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Whenever I heard the word “library”, I always got cold shivers down my spine as I remembered the long, tedious hours of study hall back during my high school years. It meant endless hours of boring homework instead of hanging out with my friends.

Then one day, I saw a list of the world’s MUST-SEE-LIBRARIES and the curious travelaholic in me decided to click on the link. I was stunned into silence and I began wishing that I had gone to a university that had a stunning library. Maybe I would have loved studying a little bit more!

The first known library was discovered in the first ancient civilization in southern Mesopotamia in Sumer, which is now modern-day Iraq. Here, clay-tablets dating as far back as 2600 B.C. were discovered. Other libraries filled with personal books were in Greece in 5 B.C. The Library of Alexandria in Egypt was the largest and more important library in the ancient world.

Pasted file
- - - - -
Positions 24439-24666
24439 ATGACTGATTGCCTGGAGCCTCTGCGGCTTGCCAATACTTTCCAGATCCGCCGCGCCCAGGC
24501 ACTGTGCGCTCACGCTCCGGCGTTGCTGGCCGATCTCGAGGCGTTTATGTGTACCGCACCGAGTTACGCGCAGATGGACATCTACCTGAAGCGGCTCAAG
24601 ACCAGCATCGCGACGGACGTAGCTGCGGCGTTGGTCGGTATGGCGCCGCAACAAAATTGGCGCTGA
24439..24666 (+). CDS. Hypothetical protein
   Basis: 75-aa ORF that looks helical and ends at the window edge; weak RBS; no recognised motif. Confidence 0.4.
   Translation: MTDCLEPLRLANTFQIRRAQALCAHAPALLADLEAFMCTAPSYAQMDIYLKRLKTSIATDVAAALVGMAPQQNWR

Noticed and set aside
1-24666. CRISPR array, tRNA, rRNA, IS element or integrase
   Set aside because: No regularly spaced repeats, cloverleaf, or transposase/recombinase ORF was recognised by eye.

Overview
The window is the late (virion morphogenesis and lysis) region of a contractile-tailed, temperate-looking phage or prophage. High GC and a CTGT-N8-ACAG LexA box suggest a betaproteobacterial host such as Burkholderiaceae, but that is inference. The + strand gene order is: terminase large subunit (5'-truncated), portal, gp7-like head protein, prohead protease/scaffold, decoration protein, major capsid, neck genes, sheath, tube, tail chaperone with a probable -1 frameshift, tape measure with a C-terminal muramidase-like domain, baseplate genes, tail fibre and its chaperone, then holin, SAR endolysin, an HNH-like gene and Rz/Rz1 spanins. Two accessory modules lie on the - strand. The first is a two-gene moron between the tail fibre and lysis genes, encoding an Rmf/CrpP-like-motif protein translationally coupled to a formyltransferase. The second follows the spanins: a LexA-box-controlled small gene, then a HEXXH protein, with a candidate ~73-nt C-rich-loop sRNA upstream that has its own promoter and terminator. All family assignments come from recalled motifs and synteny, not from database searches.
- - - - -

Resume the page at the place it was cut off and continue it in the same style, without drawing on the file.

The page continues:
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The Most Breathtaking Libraries in Europe - California Globetrotter (9)

The Clementinium – Prague, Czech Republic

Then a few months later, we went to Prague to celebrate our one year anniversary back in 2014 and I learned that there were 2 beautiful libraries there and I knew I had to see them!Unfortunately, we only had time for one! So we went to the nearest, located in the heart of the Old Town of Prague! 

  • It’s history dates back to a chapel dedicated to Saint Clement in the 11th century.
  • It was once the largest Jesuit college in the world.
  • The first recording of weather for Czech lands began here in 1775 and still continue to this day.